“If you’re going to create change across an entire system, it’s important to bring in as many different voices as possible that are impacted by the system to be part of discussions,” advised Jon. “You’ll find that the level of commitment and desire to make the future happen is so much higher, faster, and more efficient than just sending out the vision and hoping people get it.”
How could Appreciative Inquiry approaches be used to transform your team or organization?
Jon offered three suggestions on how you can bring the principles of Appreciative Inquiry into your workplace by asking more of the following questions:
Questions About Purpose –
more than anything else studies suggest people are longing for a sense of meaning in their work. We want to know that what we do matters, and can’t simply assume that the company vision is enough to make what people do each day meaningful. The most rewarding tasks provide us with both individual and collective purpose. Take a few moments to pause at the start of your next planning day or meeting and ask people: “Why is what we’re doing today important to us?”
Questions About Strengths –
re-frame your questions to look for what’s working well, rather than getting stuck only on what’s not working. For example, if you want to improve your team’s performance starts by asking: “When have we performed at our best in the past? What made this possible? How can we build upon these strengths?”
And if you’ve never been any good at it, look outside of your organization for anyone else who’s good at it. Ask: “What does that look like for others when it’s working? What can you learn from these experiences? How could your own strengths support these practices?” Commit to finding and spreading great practice stories.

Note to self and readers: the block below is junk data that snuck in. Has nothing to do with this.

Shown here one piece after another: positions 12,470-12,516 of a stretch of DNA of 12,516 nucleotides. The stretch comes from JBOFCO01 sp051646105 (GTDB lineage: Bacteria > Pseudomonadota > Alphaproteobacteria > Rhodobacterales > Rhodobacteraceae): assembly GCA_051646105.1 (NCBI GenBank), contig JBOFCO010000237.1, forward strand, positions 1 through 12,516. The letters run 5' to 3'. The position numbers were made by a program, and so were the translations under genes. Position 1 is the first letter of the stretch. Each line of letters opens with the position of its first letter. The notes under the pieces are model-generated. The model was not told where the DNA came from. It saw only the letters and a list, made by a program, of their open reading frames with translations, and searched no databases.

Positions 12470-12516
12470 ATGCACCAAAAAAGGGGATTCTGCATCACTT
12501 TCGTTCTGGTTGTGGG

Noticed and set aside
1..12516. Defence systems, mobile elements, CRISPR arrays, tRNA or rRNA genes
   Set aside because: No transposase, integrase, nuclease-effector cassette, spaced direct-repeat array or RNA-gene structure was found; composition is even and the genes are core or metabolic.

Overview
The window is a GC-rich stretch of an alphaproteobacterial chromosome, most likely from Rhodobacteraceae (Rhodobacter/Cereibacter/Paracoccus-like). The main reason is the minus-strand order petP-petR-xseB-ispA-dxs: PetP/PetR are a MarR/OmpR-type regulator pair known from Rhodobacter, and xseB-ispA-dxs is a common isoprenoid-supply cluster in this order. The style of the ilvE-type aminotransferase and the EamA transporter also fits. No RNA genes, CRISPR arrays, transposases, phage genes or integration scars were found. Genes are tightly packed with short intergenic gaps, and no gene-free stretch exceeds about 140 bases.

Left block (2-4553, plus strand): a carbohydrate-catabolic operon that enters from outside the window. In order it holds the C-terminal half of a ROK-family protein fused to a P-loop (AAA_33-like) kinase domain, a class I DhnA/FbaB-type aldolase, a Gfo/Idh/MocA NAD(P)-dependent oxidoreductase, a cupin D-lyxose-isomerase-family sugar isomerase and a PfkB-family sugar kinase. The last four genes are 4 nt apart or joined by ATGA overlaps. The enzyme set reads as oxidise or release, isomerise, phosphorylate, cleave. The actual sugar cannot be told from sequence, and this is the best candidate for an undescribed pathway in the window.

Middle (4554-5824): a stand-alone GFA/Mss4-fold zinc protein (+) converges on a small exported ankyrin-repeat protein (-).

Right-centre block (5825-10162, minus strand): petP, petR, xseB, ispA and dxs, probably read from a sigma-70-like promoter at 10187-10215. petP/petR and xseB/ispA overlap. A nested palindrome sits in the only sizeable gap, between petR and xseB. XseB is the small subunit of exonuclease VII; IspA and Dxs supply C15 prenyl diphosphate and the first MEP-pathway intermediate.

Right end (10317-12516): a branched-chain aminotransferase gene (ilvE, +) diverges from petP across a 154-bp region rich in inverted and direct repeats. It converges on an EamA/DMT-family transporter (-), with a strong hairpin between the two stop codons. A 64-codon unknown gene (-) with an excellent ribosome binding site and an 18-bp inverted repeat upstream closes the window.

Questions That Connect You To Images Of The Future –
positive images have been found to pull us forward into positive actions because into new possibilities that fuel us with hope and put us on the road to finding solutions, helping us to realize we have the power to make things happen.
Try asking: “What do you want your future to look like? What would it look like if you were exceptional in the area you want to improve? If everything went as well as it possibly could, what are your deepest hopes?” Consider what actions you could take to move you and your team from where you are now to where you want to be, based on what you know of your organization.
What appreciative questions can you start asking to shape your own and the wellbeing of others around you?